It was during this campaign that English football fans would have their first glimpse of the Portuguese manager as Olympiacos won 3-2 at the Emirates against Arsenal in the group stages of the Champions League. Given that they’ve lost 12 out of 13 games away at English opposition in the history of the competition, it was a major achievement. At the end of the season, Silva resigned from his role at the Greek side and remained out of work until he was approached by Hull the following January.

The general disdain and obvious xenophobia when Silva was hired by Hull by some pundits left a bitter taste. Paul Merson, now infamously, said at the time: “it’s astonishing that they have plumped for someone like this when there are a lot of people out there who know the Premier League. He’s not got a clue.”

It seems like a bare minimum requirement, but it would be nice if paid pundits did their research on managers’ careers before commenting on their ability to do a job. Presumably they should have gone for a Proper Football Man™, someone who knows the league inside out, like Mike Phelan perhaps? Oh, Silva replaced him. Never mind. Merson wasn’t done there, though, stating: “I could win the league with Olympiacos. They’ve won it 107 times and it’s only been going 106 years.” Given Merson’s 34 percent win record in his only managerial role at Walsall over 10 years ago, where he was sacked after guiding them to 19th, I’m not so sure.

Everyone is allowed their opinion, of course, but doubting a manager because of the country he comes from, rather than his managerial credentials, seems unfair. Picture the outrage if it was the other way around. Obviously, those involved with English football would prefer to see more homegrown managers given chances, but chances must be earnt. You can’t expect one manager to get the job over another simply because he happened to be born in England.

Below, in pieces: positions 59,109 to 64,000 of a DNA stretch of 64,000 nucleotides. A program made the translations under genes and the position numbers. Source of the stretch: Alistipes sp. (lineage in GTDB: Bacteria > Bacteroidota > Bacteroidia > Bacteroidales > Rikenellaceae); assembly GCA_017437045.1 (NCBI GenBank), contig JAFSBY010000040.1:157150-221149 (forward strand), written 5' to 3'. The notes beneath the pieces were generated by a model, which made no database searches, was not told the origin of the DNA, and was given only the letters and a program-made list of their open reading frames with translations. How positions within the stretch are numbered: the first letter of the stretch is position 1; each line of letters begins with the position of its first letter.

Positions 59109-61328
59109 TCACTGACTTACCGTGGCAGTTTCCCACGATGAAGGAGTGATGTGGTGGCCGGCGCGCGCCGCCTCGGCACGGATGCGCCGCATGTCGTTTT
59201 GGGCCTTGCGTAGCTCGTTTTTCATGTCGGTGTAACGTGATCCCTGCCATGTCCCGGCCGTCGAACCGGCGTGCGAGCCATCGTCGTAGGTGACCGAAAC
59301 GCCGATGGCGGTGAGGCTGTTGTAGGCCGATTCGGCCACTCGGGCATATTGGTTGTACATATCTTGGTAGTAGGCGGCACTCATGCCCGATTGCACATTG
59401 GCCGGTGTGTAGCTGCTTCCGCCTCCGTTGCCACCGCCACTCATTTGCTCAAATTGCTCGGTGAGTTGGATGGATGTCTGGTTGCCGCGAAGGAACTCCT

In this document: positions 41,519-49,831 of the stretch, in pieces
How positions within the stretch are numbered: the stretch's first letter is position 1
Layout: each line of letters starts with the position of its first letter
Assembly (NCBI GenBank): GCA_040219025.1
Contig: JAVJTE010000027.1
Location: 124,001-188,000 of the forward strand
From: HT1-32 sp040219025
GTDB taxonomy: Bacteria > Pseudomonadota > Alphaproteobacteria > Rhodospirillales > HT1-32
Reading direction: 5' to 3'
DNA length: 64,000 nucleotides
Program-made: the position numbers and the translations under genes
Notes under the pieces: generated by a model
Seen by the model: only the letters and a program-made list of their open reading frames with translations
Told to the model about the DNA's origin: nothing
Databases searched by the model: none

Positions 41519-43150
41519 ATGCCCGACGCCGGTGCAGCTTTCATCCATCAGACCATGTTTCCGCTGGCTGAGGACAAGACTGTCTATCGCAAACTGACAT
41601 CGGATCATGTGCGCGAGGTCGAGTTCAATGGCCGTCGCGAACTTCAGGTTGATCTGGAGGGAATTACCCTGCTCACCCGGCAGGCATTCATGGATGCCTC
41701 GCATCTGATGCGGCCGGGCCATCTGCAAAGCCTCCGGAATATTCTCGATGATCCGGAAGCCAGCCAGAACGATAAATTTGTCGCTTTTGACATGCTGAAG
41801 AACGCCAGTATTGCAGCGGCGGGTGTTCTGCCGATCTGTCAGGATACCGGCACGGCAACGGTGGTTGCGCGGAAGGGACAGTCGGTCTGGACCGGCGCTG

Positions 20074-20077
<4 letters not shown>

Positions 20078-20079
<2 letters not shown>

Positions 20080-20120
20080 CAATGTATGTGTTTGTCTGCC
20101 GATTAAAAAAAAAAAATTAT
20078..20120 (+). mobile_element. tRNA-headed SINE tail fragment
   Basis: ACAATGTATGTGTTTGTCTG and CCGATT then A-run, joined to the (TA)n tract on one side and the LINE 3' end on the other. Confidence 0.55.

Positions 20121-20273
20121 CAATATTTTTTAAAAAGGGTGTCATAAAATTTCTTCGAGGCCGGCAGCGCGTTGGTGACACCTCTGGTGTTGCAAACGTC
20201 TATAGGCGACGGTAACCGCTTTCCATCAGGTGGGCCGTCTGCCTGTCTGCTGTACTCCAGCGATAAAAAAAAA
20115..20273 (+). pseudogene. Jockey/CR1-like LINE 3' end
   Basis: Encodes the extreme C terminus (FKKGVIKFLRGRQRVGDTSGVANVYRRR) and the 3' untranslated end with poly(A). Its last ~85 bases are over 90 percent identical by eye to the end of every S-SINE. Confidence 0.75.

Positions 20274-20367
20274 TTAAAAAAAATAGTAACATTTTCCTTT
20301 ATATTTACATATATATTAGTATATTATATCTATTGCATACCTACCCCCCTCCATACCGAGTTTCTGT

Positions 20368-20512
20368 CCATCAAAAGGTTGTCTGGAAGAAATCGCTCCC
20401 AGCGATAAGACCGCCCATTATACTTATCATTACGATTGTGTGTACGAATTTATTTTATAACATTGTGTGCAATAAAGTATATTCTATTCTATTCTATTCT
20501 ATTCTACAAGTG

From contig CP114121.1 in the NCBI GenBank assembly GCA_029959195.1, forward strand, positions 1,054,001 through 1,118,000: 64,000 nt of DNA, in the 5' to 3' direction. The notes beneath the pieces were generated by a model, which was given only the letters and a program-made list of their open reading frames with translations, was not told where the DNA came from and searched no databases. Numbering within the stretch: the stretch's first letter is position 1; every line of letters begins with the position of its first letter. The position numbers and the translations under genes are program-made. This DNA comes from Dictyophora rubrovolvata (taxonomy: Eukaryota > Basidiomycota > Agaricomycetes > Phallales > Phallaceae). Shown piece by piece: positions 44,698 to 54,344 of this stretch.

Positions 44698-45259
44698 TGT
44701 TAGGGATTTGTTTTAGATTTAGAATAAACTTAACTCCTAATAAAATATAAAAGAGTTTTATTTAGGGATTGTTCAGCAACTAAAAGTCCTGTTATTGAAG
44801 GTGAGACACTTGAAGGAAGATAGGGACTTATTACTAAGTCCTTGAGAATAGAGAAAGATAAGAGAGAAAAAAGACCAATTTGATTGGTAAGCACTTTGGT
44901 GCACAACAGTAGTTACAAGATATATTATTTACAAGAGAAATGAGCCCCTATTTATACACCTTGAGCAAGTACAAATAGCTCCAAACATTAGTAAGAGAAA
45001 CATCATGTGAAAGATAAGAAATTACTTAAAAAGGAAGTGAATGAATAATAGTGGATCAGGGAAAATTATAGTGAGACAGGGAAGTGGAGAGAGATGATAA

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Although his short time with Hull ended in relegation, Silva undoubtedly improved the side. Many players spoke fondly about what he brought to the club, including Tom Huddlestone, who said: “It’s been nice to be reintroduced to technical game plans. There have been managers who ask you to run for the sake of it but this has been tactically intense.”

At the end of the season, Silva decided that he would not stay in the Championship with Hull – and there were many offers on the table. It looked as if he would return to Portugal,to take over at Porto, before Watford made their move.

The season started brilliantly for the Hornets, although it has petered off somewhat. This seemed to coincide with Everton reportedly offering £10 million to tempt Silva to Merseyside. 

Silva has shown in his relatively short time as a manager that he is tactically impressive and meticulous in his planning of games. His formation of choice is a 4-2-3-1, transitioning from sitting deep without the ball,to fast counter-attacks when it’s won back. He’s shown, in just his time in England alone, that he’s not afraid to switch to a backt three or back five if needed. The work he’s doing on the training ground must be tremendously thorough.

One particular game from earlier on this season highlighted Silva’s flexibility. Watford were winning 1-0 at half-time away at Swansea, when Silva decided to change from a back four to a back five. They held on and scored in stoppage time to win 2-0. “We changed at half-time as we know they will do this change to three up front,” Silva explained. “They started to react in the last minutes of the first half. They changed in the second half to two strikers with Ayew in behind – three strong players to challenge in duels. We changed things in half-time as well, to prepare for this situation.”

It will be interesting to see how Silva responds to downturns in form, something he hasn’t experienced too often in his career. Throughout his career – including at the Hornets – Silva has started well and the success has continued. One suspects it will only improve him in the long run. You get the feeling with Silva that he’s a manager on the up, destined for greater things.

It’s not often a manager’s reputation continues to grow off the back of a relegation campaign, but Silva has bucked the trend. The Premier League’s youngest manager is arguably its most exciting 

By Dan Clark